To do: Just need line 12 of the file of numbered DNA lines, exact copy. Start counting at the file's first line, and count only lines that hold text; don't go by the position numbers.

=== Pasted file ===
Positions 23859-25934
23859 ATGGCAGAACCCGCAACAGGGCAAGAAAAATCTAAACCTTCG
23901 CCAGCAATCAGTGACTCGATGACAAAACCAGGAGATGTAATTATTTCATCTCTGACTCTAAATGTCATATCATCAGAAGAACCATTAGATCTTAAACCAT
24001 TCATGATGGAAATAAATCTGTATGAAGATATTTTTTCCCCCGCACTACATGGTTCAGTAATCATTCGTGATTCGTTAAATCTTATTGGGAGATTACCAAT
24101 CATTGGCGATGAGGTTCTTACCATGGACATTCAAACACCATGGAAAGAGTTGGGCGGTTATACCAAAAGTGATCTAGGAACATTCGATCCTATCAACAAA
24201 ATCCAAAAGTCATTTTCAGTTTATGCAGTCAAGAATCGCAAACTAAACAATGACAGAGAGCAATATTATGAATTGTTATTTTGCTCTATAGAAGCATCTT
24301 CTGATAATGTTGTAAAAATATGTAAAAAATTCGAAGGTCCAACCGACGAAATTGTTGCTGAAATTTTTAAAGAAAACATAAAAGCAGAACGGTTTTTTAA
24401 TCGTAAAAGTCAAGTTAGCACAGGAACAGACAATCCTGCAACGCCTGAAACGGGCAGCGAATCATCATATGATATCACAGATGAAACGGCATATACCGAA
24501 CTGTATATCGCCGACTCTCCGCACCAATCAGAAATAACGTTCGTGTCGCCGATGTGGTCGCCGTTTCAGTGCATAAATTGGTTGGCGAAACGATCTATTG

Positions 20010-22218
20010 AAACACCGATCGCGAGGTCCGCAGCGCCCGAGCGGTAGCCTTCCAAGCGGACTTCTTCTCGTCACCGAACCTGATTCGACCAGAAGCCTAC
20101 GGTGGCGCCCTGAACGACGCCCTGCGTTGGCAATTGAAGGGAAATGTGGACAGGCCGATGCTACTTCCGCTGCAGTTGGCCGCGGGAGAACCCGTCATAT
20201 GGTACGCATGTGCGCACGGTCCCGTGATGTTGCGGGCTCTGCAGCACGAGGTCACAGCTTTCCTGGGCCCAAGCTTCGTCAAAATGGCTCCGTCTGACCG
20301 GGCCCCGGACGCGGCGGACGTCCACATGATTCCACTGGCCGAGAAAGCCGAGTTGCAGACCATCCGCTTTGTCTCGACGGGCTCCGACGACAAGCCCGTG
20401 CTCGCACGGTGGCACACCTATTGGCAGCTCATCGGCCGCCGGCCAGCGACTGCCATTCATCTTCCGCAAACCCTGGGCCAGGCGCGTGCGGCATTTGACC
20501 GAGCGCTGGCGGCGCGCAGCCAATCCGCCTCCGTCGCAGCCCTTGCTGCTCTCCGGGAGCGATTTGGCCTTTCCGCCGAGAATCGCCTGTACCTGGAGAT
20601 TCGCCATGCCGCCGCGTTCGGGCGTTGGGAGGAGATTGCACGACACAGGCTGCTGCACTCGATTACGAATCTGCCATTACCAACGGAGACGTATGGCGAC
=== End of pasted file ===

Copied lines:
20101 GGTGGCGCCCTGAACGACGCCCTGCGTTGGCAATTGAAGGGAAATGTGGACAGGCCGATGCTACTTCCGCTGCAGTTGGCCGCGGGAGAACCCGTCATAT